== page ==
is being applied to the previous result, and the final result is the output of the last function in the array after it has been applied to the previous result.

### How the compose function executes

Let me walk you through an example callstack for the compose function to demonstrate how it works.

Let's say we have the following functions:

```
function addOne(x) {
return x + 1;
}
function double(x) {
return x * 2;
}
function square(x) {
return x * x;
}
```

And we call compose like this:

```
const composedFunction = compose(square, double, addOne);
const result = composedFunction(2);
console.log(result); // Output: 36
```

Here's what happens step by step:

- we call compose with the arguments
`square`

,`double`

, and`addOne`

```
const composedFunction = compose(square, double, addOne);
```

- Inside the compose function, the
`reduceRight`

method is called on the`funcs`

array`([square, double, addOne])`

. The initial value of the accumulator (`accum`

) is set to the value of the argument passed to the returned function (`arg`

), which in this case is 2.

```
result = 2;
```

- The first iteration of the
`reduceRight`

method starts, with`fn`

set to`addOne`

. The function is called with`accum`

as the argument, and returns the value 3. This becomes the new value of`accum`

.

```
accum = addOne(accum); // result = 3
```

- The second iteration of the
`reduceRight`

method starts, with`fn`

set to`double`

. The function is called with`accum`

as the argument, and returns the value 6. This becomes the new value of`accum`

.

```
accum = double(accum); // result = 6
```

- The third and final iteration of the
`reduceRight`

method starts, with`fn`

set to`square`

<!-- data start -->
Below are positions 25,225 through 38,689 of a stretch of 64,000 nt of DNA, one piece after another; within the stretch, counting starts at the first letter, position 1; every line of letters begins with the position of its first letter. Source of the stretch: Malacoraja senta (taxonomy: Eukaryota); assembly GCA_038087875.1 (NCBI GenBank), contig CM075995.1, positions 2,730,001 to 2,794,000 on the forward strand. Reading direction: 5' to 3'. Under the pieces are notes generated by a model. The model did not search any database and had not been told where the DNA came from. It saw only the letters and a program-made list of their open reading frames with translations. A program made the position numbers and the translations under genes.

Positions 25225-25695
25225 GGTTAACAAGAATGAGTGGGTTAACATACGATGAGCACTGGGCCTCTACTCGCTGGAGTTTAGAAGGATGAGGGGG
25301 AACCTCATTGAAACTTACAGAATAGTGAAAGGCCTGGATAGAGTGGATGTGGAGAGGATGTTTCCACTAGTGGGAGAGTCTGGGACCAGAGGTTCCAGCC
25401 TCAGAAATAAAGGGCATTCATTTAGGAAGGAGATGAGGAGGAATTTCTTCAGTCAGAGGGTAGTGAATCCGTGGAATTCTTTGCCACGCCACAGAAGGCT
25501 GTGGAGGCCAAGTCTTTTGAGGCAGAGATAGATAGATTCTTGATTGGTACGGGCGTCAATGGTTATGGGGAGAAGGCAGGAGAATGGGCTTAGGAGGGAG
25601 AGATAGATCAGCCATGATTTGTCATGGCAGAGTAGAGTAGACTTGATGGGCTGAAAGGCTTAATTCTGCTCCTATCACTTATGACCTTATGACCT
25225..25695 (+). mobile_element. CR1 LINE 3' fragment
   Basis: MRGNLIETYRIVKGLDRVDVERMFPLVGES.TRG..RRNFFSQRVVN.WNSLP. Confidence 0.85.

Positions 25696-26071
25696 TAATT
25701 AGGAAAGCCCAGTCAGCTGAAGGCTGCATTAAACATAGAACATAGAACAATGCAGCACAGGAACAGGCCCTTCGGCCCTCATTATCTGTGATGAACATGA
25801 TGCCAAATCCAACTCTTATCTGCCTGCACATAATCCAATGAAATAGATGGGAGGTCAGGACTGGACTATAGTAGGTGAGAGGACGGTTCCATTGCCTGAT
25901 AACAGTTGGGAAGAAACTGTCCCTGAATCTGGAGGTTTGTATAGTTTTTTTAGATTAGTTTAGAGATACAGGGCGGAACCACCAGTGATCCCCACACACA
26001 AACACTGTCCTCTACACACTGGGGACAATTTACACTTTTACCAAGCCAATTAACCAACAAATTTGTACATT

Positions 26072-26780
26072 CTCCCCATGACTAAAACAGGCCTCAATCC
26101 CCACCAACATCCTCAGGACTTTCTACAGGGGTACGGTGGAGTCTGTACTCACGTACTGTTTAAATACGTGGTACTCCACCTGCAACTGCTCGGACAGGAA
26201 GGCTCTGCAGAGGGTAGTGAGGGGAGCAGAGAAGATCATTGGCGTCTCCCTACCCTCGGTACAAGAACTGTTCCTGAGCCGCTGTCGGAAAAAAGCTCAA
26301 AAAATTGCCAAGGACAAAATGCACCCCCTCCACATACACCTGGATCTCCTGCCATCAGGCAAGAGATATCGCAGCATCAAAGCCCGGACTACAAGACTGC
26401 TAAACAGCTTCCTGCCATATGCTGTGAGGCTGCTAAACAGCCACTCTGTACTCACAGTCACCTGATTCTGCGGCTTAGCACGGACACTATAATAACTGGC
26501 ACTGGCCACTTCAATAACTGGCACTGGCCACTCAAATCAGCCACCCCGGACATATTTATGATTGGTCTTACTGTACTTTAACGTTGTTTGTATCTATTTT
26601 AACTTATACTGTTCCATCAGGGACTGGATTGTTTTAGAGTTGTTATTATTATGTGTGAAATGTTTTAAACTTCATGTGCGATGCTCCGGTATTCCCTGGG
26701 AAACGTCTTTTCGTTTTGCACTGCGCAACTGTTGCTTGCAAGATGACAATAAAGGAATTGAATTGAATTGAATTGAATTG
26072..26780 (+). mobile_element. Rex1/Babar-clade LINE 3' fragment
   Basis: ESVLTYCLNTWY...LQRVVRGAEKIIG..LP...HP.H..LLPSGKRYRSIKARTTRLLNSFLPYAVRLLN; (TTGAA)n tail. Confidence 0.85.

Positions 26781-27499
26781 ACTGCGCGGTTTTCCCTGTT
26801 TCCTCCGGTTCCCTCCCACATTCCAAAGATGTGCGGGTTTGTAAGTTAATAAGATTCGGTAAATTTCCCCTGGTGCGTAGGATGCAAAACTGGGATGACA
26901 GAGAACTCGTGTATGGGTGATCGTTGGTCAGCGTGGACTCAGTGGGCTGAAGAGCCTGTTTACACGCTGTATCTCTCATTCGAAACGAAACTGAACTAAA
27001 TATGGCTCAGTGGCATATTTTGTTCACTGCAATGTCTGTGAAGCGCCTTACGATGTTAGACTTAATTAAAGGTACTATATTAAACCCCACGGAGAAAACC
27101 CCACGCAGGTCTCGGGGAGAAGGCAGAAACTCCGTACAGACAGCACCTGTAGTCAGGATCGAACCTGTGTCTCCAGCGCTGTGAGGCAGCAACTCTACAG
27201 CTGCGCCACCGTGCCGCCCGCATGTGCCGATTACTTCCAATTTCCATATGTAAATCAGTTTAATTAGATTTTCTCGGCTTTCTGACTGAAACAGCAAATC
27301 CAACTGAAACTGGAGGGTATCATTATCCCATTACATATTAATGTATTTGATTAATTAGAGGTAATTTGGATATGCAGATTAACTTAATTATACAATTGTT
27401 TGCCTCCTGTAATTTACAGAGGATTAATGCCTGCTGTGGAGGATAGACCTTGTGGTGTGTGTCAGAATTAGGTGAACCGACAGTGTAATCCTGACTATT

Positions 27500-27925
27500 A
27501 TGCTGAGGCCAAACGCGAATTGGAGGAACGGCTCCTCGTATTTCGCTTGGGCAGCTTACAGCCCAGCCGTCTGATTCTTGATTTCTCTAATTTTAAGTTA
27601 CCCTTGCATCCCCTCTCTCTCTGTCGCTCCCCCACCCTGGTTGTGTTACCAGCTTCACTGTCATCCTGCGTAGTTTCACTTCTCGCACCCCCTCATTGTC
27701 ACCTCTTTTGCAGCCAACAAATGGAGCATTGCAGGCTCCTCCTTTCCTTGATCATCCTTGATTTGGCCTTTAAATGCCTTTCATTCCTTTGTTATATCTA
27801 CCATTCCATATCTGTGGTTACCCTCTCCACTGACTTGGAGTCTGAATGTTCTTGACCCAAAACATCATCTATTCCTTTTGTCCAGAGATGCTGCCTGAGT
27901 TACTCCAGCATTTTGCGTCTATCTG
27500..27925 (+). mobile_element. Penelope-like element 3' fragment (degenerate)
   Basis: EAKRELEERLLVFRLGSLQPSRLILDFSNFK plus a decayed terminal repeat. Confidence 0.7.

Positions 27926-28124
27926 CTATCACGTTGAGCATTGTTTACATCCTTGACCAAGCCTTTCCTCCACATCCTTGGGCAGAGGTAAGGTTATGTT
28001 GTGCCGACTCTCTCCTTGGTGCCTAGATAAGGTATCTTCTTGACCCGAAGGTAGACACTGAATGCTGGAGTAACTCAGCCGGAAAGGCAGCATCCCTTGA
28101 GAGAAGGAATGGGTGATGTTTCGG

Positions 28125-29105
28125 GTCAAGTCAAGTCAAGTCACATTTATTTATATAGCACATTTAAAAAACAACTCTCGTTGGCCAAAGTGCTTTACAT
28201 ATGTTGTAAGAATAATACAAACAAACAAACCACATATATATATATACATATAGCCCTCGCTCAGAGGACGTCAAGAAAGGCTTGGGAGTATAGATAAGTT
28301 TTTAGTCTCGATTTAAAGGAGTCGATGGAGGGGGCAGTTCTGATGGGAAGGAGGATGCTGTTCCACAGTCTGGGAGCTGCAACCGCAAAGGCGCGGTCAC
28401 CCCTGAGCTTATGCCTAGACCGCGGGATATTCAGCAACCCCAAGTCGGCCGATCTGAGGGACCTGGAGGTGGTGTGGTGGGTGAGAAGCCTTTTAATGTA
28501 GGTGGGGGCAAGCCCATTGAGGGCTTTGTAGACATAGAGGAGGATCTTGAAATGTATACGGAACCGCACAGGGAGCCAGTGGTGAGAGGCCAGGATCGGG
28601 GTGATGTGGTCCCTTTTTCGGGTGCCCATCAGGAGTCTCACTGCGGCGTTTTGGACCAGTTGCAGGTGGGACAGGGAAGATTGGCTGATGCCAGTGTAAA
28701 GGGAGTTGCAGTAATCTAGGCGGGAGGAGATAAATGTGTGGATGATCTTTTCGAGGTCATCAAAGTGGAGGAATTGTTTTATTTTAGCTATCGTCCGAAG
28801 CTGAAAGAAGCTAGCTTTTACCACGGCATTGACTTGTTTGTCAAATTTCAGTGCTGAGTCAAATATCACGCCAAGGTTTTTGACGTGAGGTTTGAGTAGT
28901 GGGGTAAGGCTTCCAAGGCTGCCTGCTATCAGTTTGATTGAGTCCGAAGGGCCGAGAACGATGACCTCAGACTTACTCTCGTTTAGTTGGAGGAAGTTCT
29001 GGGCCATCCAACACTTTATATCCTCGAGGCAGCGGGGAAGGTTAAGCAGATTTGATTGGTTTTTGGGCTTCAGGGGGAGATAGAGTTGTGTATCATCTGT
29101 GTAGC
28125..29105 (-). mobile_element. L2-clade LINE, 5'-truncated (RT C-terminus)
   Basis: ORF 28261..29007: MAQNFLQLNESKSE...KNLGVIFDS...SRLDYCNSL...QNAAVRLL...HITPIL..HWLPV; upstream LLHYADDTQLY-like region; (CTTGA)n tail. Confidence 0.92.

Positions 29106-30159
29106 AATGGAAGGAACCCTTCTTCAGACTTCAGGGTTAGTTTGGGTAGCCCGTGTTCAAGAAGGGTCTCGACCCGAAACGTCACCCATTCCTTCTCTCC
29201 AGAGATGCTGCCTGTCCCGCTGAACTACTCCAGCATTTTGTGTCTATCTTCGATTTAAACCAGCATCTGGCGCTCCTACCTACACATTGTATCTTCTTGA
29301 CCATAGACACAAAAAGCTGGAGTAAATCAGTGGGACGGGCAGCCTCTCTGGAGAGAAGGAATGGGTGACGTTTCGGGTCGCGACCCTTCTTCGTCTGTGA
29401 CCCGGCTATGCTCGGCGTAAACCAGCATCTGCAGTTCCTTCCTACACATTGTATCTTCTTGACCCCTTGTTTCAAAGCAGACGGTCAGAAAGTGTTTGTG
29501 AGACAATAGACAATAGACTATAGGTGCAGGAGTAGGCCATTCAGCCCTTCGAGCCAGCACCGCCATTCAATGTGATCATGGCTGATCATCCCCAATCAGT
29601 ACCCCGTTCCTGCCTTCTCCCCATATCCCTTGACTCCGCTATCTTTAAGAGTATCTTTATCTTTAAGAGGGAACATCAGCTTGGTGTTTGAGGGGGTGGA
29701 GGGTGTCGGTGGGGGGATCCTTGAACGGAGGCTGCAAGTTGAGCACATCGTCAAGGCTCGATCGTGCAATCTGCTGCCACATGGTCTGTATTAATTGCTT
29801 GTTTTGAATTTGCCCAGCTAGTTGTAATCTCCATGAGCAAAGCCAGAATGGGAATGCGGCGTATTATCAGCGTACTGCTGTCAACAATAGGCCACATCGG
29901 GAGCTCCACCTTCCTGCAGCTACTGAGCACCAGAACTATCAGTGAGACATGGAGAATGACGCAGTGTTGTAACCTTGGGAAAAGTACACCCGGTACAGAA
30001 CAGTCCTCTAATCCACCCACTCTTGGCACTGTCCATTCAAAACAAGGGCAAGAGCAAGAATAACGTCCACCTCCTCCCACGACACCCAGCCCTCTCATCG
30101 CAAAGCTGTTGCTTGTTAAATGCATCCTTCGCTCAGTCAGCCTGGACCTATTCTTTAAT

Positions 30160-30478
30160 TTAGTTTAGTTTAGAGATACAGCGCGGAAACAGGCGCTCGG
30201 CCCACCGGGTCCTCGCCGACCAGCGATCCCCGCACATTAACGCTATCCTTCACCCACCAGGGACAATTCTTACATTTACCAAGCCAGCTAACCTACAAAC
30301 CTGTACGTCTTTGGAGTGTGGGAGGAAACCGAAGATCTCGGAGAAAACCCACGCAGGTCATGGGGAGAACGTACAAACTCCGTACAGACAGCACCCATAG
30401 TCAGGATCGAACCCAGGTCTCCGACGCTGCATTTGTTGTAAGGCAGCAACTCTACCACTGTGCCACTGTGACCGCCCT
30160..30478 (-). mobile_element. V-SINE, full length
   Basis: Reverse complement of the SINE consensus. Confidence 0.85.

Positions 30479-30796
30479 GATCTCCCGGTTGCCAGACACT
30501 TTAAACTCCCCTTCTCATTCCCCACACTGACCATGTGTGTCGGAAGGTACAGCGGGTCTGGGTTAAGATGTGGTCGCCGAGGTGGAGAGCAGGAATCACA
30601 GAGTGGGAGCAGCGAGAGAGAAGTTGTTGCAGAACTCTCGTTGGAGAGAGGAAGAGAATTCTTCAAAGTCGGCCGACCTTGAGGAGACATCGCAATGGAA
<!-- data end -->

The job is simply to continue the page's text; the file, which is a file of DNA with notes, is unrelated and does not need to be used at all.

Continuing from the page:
. The function is called with`accum`

as the argument, and returns the value 36. This becomes the final value of`acuum`

.

```
accum = square(accum); // result = 36
```

The returned function from `compose`

is called with the argument 2. This function applies each function in the funcs array to the argument in a right-to-left order. First, `addOne`

is called with the argument 2, which returns 3. Then, `double`

is called with the argument 3, which returns 6. Finally, `square`

is called with the argument 6, which returns 36

So, in summary, the compose function takes any number of functions as arguments and returns a new function that applies these functions in a right-to-left order. The returned function takes a single argument and applies each function in the provided array to it, starting from the right side. By doing this, we can create a new function that is composed of multiple smaller functions, which can make our code more modular and easier to read.

As usual thank you for reading and I hope you got value for your time. Follow me @frontend_jedi to find more educating reads. Follow me on twitter @Frontend_Jedi let's connect and grow together.

Excel - Frontend Jedi👨🏾💻@excel_billAre you a developer or a programmer? don't know the difference? I've got you. Read the thread for a better explanation.

#javascript #programming #100DaysOfCode #BlackTechTwitter #js #developers #TechisHiring18:50 PM - 13 Jul 2022